Osoyoos, British Columbia
The motto of the town of Osoyoos in British Columbia is “Canada’s warmest welcome”, and there’s a lot of science to back that up. Nowhere in Canada has more days over 20 C, or more days over 30 C, in a year than Osoyoos. Typically, Osoyoos enjoys around 35 days per annum where the temperature tops that 30 mark. Oh, and the town’s average daytime temperature of 17 C is the warmest in Canada, too.
As with Lytton and Kamloops, Osoyoos was severely affected by the heatwave that spread across western Canada in June and July 2021. During the worst of the heatwave in June, temperatures in Osoyoos reached 45 C, well above the typical average high of 26 C. Winters, meanwhile, are cold if not exceptionally so by Canadian standards, with temperatures usually around -2 C to -3 C in January and February, and record lows of around -26 C!
A small, relaxed place of about 5,000 people, Osoyoos is just a couple of miles north of Canada’s border with Washington State in the United States. That’s good news for summertime visitors because it puts you midway between the Rockies and the Coast Ranges, with glistening alpine lakes like Osoyoos Lake and its pebbly swimming coves right on the doorstep.
Medicine Hat, Alberta
The bafflingly-named city of Medicine Hat in Alberta has the nickname “‘the sunniest city in Canada” thanks to a calendar that’s filled with plenty of Vitamin D. The most inland of all of the towns and cities on our list, Medicine Hat sits within Canada’s Prairies region, the largely agricultural landscape that encompasses the provinces of Alberta, Saskatchewan, and Manitoba.
Despite being further inland, Medicine Hat can almost compete with Osoyoos for the number of days in a year where the temperatures are over 20 C and 30 C. What’s more, the summers in Medicine Hat are generally very dry, with less than 1.5 inches of the wet stuff falling from July to September. That said, the evenings and nights here are cool, helping to balance out the balminess of the day.
Anybody around in Medicine Hat during a now-infamous seven- month spell in the late 1800s would have wondered what on earth was happening with the weather. In July 1886 the fledgling town experienced its hottest ever period, when temperatures reached a stifling 42.2 C. Yet just seven months later, during the winter in February 1887, the temperature in Medicine Hat plummeted to -46.1 C, the lowest ever recorded temperature in the city.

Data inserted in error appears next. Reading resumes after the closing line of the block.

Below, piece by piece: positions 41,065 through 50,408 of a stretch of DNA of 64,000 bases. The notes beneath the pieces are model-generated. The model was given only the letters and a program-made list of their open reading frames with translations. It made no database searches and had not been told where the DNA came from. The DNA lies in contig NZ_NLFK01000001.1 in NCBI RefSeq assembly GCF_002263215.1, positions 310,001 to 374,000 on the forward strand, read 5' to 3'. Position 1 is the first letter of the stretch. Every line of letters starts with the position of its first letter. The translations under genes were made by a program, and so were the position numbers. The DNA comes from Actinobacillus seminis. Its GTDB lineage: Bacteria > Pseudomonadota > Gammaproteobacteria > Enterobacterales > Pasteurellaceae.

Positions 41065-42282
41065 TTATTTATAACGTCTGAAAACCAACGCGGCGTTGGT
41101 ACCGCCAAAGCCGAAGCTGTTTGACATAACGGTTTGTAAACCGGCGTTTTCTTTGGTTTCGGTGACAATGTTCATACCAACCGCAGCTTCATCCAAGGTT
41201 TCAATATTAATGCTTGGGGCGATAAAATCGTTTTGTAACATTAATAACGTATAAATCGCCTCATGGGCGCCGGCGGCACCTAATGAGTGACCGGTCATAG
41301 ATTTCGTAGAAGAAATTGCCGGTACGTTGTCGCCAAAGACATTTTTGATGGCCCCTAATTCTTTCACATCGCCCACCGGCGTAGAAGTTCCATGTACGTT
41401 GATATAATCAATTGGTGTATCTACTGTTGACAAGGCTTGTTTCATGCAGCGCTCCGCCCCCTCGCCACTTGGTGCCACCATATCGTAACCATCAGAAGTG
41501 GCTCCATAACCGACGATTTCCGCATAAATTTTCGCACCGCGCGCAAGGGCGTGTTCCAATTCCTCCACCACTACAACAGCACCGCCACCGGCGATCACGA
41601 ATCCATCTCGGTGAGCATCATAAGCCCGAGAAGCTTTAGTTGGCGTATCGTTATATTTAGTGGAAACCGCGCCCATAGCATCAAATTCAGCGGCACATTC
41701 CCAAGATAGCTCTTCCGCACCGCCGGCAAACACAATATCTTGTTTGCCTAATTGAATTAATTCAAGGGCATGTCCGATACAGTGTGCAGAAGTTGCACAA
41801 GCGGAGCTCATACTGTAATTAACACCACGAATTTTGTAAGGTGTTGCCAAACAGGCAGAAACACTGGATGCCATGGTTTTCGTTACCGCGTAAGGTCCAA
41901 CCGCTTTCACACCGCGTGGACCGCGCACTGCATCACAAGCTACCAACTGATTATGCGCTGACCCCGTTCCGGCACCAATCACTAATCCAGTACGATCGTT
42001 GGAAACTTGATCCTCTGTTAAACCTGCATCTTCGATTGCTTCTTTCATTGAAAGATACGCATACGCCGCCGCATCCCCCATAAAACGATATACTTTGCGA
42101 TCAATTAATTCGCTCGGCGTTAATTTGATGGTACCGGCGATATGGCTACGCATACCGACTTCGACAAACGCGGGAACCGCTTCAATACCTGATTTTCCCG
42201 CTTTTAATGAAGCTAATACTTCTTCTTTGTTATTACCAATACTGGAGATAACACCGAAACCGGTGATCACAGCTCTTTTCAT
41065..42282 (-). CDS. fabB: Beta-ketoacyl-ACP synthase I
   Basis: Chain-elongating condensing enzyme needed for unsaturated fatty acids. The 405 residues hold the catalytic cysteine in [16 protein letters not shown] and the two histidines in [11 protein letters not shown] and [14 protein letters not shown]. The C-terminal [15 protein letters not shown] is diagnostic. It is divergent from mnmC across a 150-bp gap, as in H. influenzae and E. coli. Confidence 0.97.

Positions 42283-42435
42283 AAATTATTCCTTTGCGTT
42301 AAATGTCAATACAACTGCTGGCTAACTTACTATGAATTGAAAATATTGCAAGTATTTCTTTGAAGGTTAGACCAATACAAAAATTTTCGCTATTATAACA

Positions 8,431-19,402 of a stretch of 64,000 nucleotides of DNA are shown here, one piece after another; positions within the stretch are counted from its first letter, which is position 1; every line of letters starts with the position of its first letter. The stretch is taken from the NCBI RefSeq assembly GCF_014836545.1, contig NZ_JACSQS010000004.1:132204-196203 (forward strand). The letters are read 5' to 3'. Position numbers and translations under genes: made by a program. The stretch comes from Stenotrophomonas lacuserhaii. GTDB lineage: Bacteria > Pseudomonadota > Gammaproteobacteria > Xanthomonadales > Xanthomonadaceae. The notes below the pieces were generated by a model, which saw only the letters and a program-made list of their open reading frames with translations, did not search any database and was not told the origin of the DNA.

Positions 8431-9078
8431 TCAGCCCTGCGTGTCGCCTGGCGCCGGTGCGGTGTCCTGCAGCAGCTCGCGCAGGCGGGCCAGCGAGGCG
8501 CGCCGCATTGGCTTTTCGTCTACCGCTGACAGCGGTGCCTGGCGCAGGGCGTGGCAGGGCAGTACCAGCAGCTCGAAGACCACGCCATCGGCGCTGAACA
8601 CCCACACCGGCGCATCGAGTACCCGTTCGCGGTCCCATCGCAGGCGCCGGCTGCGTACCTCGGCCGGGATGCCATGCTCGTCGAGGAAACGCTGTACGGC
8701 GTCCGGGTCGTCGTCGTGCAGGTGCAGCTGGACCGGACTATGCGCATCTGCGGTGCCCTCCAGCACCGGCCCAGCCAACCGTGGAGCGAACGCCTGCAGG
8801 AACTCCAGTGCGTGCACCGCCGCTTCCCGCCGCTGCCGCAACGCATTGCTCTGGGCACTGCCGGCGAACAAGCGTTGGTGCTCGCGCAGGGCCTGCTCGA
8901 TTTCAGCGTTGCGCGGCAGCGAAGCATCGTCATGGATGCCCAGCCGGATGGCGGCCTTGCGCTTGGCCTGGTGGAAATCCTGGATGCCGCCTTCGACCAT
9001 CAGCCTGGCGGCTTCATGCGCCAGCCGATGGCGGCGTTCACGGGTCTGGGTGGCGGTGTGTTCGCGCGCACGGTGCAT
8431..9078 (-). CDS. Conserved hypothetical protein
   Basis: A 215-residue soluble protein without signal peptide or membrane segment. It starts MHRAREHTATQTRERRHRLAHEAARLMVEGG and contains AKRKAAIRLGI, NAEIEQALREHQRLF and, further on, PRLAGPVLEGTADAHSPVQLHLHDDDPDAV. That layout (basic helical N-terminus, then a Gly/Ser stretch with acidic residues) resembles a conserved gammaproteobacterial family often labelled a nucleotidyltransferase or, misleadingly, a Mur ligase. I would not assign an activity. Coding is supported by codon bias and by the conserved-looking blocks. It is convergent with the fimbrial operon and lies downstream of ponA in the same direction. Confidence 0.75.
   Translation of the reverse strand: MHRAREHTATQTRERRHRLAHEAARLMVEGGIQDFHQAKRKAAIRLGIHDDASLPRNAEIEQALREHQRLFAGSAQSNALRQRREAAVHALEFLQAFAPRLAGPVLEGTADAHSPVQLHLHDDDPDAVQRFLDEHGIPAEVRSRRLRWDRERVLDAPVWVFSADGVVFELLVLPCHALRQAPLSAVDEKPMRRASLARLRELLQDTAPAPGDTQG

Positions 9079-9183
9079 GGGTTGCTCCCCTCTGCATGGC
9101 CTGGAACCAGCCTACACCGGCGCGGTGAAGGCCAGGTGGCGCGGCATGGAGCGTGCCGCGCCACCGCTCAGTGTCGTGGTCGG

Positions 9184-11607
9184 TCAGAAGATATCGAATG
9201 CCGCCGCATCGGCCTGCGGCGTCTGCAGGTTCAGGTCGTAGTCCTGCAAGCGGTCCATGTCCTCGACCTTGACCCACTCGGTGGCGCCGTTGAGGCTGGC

The capital of Ontario province, the major city of Toronto, deserves a place on this list of the warmest places in Canada. Home to just shy of three million people, cultured and cosmopolitan Toronto enjoys four very distinct seasons, including hot and humid summers.
Temperatures in summer regularly hit an average of 25 C and rise even higher during more extreme bouts of hot weather. That said, the city’s location on Lake Ontario can help to keep things cool, particularly as the evening sets in. Toronto’s temperatures tend to peak between June and August, when it’s not uncommon for the city to hit highs over 30 C. The humidity can make things feel even warmer, even with the lake waters doing their best to temper it out.
Like most of Canada, the summers in Toronto are fairly short, lasting just a few months before the more familiar colder temperatures return in time for autumn and then winter. Toronto’s summers are also amongst the wettest time of year in the city, thanks largely to the high number of thunderstorms that regularly hit the province of Ontario.
The storms are often combined with incredibly high winds that can reach up to 100 km per hour, during which people are advised to stay indoors. However, outside of the storms, the majority of Toronto’s summers are bright and sunny and you’ll be able to enjoy fabulous views from the city’s most iconic landmark, the CN Tower or the bustle of al fresco cafe life down on vibrant Ossington Avenue.
From Toronto, head north up route 401 and then take a left onto route 416. In about five hours – which isn’t all that long for colossal Canada – you’ll be in Ottawa, the nation’s beautiful capital city. It’s also located in the province of Ontario, which brings similarly warm and humid summers…
The average temperature for summer in Ottawa is a decent 26 C. Temperatures will briefly rise above 30 C every summer, with July and August being the hottest months of the year. The humidity in Ottawa can also add to the temperature during these balmy months, with the humidex readings pushing up the real feel by an extra few degrees celsius at least most days.
Ottawa’s record high temperature of 37.8 C is relatively low compared to other parts of Canada, and the summers here are relatively brief, lasting just a few months before making way for a much milder autumn. However, with over 100 days where temperatures reach over 20 C, Ottawa can rightfully claim to be one of the warmest places in Canada.